NBA Free Agency 2014: Early Winners and Losers
It hasn't been long since the start of the NBA's latest silly season, and...well, not much has happened thus far.
At least, nothing of any concrete and/or earth-shattering importance. Meetings have been taken and rounds have been made, but so far most of the marquee names in free agency are still either mulling their options or waiting for said options to materialize.
If only because everyone's waiting with bated breath to see what LeBron James and Carmelo Anthony do.
For now, those of us craving the thrill of actual news will have to settle for the interminable rumors and innuendo from sources with agendas—and the speculation that bubbles up thereabouts. As long as we're all waiting for something to actually happen, let's have a look at which teams, players and miscellaneous actors have thus far designated themselves as either winners or losers this summer.
Winner: Toronto Raptors
Toronto Raptors general manager Masai Ujiri has been one busy bee this offseason. Since shocking the world by taking unknown Brazilian Bruno Caboclo with the No. 20 pick in the 2014 NBA draft, Ujiri has traded for Lou Williams and rookie Lucas "Bebe" Nogueira, unloaded Steve Novak's salary on the Utah Jazz and (most importantly) reached an agreement with two of his team's own free agents to comfortable contracts.
Kyle Lowry obviously takes the cake for newsworthiness in this regard. The Raptors and Lowry agreed to a reasonable four-year, $48 million deal with an early termination option following year three, per Yahoo Sports' Adrian Wojnarowski.
As the Toronto Star's Doug Smith noted, retaining Lowry was important to the Raptors for more reasons than just keeping together a team that set a franchise record for regular-season wins (48) in 2013-14:
But the biggest point, the most important point, the one that a lot of people around the league will notice is that Lowry stayed.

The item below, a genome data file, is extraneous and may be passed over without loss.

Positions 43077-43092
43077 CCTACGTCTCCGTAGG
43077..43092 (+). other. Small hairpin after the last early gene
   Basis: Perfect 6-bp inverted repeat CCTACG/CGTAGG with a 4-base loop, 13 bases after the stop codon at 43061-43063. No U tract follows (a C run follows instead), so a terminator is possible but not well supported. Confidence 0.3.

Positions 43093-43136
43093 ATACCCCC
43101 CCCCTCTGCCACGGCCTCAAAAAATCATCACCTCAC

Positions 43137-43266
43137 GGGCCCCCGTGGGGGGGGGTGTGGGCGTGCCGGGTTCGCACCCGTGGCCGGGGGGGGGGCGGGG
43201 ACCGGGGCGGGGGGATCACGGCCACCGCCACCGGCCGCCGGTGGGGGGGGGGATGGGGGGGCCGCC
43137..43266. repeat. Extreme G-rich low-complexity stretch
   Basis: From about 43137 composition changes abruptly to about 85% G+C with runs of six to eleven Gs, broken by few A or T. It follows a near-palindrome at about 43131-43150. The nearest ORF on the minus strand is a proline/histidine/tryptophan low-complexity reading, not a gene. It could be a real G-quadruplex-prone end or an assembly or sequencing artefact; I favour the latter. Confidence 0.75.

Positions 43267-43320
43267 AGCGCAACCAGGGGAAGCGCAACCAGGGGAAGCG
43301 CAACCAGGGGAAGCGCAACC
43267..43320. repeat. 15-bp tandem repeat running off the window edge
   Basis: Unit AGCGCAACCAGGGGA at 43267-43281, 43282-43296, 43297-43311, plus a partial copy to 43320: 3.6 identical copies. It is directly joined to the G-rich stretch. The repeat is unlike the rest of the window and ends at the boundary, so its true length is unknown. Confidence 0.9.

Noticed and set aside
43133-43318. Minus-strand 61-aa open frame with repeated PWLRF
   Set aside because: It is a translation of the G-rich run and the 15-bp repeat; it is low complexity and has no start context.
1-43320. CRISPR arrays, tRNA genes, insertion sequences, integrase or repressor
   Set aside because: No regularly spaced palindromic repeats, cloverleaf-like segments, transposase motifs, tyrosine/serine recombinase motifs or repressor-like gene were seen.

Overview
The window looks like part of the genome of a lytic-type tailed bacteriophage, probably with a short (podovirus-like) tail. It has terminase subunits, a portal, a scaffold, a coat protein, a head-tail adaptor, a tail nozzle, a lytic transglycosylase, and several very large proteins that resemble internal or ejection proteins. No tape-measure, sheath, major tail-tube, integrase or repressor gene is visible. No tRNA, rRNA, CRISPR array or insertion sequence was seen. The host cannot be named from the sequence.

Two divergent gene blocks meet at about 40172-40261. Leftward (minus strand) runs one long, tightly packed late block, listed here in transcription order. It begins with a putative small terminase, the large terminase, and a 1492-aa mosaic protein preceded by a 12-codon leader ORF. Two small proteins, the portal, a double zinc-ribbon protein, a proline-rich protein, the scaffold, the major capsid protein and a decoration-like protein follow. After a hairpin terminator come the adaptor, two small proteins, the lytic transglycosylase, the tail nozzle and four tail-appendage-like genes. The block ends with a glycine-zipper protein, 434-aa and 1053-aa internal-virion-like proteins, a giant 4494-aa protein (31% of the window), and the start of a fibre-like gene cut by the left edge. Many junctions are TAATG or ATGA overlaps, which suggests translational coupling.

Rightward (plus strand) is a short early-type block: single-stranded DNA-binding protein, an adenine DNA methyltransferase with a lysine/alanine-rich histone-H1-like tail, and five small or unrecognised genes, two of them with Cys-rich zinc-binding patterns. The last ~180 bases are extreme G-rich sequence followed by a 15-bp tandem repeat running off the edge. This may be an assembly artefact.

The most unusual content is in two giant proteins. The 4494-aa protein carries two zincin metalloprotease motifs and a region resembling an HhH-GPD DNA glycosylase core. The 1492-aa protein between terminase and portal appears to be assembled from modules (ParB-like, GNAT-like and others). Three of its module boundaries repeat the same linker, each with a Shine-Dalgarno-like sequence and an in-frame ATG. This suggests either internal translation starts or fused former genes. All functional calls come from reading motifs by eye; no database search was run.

We’ve all heard the whispers that no one wants to come to Toronto, that it’s a franchise mired in mediocrity and it will be forever thus.
And that’s why it was imperative the Ujiri get Lowry to come back, for the optics as much as for his play.
Those optics may not matter much this offseason, per se. Toronto could soon exhaust its financial flexibility due to deals already struck with Patrick Patterson (three years, $18 million) and soon to be struck with Greivis Vasquez, not to mention the money doled out to Lowry.
But as a squad striving toward "powerhouse" status, the Raptors did well to show that they too can convince All-Star-caliber players of the opportunities for success just north of the border. The Raptors can only hope that Lowry's words to Yahoo Sports—"Toronto is just the right place for me"—will ring true for many more high-profile free agents in the years to come.
Loser: Miami Heat
The waiting is the hardest part for everyone, but especially for the Miami Heat.
LeBron James' vacation plans have left team president Pat Riley in limbo, without the means or the magnetism to attract roster reinforcements to South Beach. Few second-tier free agents are willing to leave money on the table to play for the Heat, even less so when James' max-contract return is far from a done deal.